The following are some questionable areas of expense worth looking at that we may put little thought into and can subsequently be absorbed into operations. If your management is okay with this, that’s fine. Just keep in mind that while these expenses may be considered covered in the general overhead area of commercial, but they are real costs that may be skewing production expenses and contributing to a false margin in your commercial area.

Many of our properties may already have separate expense lines for some of these categories and that may work fine for you. I’m bringing these areas up simply to generate thought and focus attention on many of the less reviewed of parts of our operation and detail how those expenses can affect us.

Software updates and maintenance: Contracts for software updates and maintenance exist for many of our inserters, press controls, mailing/labeling systems, copiers, printers and other production equipment. These expenses can add up to a pretty penny and need to be considered when looking at commercial overhead.

CTP contracts: While we all account for plate usage on our quotes and our expense lines, we also have both hardware and software contract expense for our computer-to-plate equipment that is probably falling under production expense. Depending on your coverage, this is not a small expense. This area of cost can easily be fairly allocated by taking a simple plate count, arriving at a percentage and allocating the contract expense based on that percentage.

Cell phones: A small but constant expense, normally charged to the department the phone service lives in and if this service is for a commercial salesperson, it will be allocated appropriately, but often the operations director is the person directly in charge of commercial and many hours of cell phone time can be related to interactions with customers and commercial details; likewise with land lines. This expense should be adjusted and allocated accordingly.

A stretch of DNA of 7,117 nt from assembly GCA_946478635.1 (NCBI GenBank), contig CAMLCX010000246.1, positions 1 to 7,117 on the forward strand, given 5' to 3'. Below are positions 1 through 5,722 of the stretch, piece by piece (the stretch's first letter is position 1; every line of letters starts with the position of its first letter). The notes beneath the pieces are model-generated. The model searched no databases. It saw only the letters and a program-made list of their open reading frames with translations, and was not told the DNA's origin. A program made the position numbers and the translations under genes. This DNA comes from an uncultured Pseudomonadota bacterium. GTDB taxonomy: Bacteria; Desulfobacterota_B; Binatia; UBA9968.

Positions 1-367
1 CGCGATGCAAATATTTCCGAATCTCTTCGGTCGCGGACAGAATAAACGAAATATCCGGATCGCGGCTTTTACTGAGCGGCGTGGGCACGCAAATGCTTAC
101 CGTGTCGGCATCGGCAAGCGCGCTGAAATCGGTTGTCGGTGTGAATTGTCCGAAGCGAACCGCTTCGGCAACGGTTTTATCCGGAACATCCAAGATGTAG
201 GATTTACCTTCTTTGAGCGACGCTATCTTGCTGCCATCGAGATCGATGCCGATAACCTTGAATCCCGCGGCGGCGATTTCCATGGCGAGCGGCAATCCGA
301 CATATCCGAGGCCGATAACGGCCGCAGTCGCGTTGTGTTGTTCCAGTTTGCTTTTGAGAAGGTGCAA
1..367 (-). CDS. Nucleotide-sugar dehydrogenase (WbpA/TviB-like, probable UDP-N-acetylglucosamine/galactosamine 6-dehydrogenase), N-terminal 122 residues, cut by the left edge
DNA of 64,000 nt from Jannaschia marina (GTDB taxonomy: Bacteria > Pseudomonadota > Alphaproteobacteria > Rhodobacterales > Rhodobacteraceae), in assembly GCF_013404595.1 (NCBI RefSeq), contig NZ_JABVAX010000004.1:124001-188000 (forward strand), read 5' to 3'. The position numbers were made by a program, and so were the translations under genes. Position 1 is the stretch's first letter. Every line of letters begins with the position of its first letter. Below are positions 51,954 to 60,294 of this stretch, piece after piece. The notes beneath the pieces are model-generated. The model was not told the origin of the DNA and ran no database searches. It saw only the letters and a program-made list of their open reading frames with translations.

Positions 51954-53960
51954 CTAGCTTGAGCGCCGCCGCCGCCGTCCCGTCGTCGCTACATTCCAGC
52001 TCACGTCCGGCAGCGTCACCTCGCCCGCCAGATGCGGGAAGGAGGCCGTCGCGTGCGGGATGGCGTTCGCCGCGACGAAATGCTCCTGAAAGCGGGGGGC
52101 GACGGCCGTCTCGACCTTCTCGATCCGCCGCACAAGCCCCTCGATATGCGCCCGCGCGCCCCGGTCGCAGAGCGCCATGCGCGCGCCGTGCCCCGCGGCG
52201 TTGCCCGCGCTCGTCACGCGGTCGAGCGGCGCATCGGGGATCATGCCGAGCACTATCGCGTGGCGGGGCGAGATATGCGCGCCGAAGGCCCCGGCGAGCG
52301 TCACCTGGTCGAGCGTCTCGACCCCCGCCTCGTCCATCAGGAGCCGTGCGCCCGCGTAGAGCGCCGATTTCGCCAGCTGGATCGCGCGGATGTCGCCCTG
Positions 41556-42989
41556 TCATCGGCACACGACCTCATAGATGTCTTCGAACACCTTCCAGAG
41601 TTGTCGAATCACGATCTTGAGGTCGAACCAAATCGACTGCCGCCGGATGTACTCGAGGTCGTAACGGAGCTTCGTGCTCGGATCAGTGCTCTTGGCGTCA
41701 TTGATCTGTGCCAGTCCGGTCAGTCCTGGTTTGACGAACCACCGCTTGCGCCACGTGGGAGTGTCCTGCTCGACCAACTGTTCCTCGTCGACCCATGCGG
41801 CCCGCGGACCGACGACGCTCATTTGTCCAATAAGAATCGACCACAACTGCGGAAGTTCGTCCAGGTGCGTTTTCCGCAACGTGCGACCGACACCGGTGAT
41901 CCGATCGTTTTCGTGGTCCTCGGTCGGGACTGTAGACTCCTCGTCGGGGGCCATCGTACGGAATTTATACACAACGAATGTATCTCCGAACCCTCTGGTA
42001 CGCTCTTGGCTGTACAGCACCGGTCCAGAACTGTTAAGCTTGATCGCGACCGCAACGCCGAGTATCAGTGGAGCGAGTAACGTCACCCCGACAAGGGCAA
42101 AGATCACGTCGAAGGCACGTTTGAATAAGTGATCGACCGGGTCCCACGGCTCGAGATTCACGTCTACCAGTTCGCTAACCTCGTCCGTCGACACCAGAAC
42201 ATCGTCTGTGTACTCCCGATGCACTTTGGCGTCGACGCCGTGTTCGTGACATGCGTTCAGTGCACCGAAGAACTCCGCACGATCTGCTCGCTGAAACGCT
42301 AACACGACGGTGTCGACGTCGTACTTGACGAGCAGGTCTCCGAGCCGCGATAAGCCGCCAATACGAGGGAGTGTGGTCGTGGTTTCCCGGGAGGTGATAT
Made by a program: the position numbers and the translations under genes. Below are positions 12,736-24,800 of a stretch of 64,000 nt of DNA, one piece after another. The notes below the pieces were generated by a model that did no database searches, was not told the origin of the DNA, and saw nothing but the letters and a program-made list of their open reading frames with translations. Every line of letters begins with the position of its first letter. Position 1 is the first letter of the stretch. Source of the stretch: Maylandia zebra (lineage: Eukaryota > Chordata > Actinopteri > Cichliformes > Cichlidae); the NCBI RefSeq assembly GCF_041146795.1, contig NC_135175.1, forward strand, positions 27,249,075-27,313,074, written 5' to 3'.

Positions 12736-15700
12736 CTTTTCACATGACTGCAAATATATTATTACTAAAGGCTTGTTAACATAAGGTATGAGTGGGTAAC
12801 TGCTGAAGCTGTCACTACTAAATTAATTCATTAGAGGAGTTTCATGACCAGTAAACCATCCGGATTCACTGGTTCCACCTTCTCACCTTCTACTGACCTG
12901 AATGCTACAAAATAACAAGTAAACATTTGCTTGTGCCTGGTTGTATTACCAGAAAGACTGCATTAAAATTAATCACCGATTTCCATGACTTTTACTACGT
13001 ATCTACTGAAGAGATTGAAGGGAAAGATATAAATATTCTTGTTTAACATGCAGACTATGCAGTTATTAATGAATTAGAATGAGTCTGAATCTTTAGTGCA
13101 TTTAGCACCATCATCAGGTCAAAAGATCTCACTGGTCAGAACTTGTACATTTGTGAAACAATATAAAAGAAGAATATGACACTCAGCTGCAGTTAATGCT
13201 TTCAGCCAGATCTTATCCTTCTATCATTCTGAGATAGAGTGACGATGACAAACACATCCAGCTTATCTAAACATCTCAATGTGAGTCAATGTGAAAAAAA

Office supplies: These can range from a few envelopes to expensive toner cartridges, reams of copy paper, office equipment, etc. and usually isn’t considered under commercial overhead.

Building repairs and general maintenance: I’ve never seen commercial share in an expensive building repair. Sure, there is the general belief that it’s covered within overhead, but if you take a close look at the cost of repairing or maintaining HVAC units, plumbing, electrical issues, pest control, janitorial supplies and services, etc., those items come at a significant cost.

Building supplies: Cleaning supplies, restroom supplies, soaps, shop rags…the list goes on and on. It takes a lot of materials to keep our operations up and running, and it all comes at a steep price.

Lubricants, blanket wash, press chemicals, recycling of ink and chemicals: Again, these could be some items you feel are captured under overhead, but you just may notice that overhead expense is starting to look a little thin after we continue to add expense after expense to it.

Blankets and rollers: Following the same thought process as above, expenses falling under overhead/general supplies. Although I have seen this before as a separate expense line item in commercial, it’s often hard to separate blanket and roller expense for commercial verses production expense for non-commercial products. Therefore, we usually take the path of least resistance and simply roll it under general supplies as a small percentage of allocation to commercial.

Property taxes: Some of us also consider this part of the overhead expense allocation to commercial, but I don’t know if I’ve ever actually seen it applied to commercial. It seems that the publication division picks up this expense and commercial is not assigned any of this cost.

Overtime expense: This can be one of the most misallocated expenses to commercial in any property. We normally track hours on each commercial job and charge those hours to commercial subsequently extracting that expense from production, but when it comes to overtime, often it goes unaccounted for and tends to be entered at straight time instead. Of course, this not only adds to the expense in production but also falsely inflates the margin in commercial.

Management expenses: How involved is a property operations manager in commercial? It’s quite a bit. There’s day to day management of commercial job production, juggling of schedules to accommodate commercial, speaking with customers, working through printing issues, etc. How much time does your mailroom or pressroom manager spend working out insert issues and press challenges with commercial that doesn’t show in the salary line of your expense report? Normally, managing commercial takes up a lot more of your managers time than is accounted for on the commercial expense report.